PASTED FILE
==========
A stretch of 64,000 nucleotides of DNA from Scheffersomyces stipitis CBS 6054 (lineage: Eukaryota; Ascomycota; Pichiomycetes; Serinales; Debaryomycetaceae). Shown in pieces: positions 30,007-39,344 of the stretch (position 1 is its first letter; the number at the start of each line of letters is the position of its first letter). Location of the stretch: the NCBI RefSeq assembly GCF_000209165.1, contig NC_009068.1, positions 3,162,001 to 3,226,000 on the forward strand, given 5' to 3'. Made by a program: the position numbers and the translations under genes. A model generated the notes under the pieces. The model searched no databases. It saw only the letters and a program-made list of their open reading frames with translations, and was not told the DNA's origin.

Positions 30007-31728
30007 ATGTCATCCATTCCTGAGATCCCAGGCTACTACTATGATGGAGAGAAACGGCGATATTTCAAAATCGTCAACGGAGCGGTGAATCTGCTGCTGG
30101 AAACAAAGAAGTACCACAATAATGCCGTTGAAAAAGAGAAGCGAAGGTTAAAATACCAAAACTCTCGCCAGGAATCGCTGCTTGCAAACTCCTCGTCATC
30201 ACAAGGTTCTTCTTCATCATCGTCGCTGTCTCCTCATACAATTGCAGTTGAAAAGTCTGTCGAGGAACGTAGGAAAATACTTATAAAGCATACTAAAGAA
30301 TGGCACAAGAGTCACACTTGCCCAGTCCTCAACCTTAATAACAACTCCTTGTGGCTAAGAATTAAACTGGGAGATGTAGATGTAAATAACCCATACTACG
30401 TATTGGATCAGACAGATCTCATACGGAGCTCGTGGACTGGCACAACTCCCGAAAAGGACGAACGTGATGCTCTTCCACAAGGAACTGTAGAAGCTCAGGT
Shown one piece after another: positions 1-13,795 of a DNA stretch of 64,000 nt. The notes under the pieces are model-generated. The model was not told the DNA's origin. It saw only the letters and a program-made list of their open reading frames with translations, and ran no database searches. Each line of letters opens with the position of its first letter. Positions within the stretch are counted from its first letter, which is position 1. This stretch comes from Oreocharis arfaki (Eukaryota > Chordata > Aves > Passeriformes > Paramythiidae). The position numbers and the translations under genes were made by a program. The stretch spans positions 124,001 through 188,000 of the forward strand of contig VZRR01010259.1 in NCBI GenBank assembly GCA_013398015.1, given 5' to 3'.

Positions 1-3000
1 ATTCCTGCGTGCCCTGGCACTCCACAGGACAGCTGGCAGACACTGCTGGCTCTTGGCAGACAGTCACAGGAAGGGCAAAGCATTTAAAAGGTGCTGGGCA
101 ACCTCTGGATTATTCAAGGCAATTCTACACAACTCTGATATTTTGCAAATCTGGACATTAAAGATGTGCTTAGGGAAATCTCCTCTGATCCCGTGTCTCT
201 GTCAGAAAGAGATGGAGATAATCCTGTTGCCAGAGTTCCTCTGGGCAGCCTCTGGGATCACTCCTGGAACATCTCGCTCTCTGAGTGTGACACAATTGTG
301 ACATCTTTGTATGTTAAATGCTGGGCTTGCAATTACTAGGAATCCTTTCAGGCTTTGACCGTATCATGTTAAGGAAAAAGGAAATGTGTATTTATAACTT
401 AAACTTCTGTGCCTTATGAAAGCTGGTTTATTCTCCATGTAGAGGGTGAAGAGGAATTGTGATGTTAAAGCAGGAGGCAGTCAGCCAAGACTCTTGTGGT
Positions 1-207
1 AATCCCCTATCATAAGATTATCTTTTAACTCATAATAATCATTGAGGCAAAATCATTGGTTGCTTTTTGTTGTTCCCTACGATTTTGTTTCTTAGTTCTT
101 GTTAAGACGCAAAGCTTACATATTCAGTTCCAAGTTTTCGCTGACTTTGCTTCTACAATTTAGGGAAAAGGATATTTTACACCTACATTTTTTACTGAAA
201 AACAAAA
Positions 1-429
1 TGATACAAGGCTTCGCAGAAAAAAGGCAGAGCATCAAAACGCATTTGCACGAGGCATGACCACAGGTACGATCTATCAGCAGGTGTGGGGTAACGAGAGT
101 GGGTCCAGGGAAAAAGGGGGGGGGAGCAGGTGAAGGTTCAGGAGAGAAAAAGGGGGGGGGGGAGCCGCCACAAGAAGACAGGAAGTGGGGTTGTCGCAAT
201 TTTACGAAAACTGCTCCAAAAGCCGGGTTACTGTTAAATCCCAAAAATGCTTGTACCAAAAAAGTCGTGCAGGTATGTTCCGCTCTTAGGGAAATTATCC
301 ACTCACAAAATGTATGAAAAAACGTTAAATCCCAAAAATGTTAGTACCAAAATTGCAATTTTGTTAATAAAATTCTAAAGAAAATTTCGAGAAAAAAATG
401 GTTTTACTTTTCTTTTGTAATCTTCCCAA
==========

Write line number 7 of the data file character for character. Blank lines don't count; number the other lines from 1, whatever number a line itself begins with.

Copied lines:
30401 TATTGGATCAGACAGATCTCATACGGAGCTCGTGGACTGGCACAACTCCCGAAAAGGACGAACGTGATGCTCTTCCACAAGGAACTGTAGAAGCTCAGGT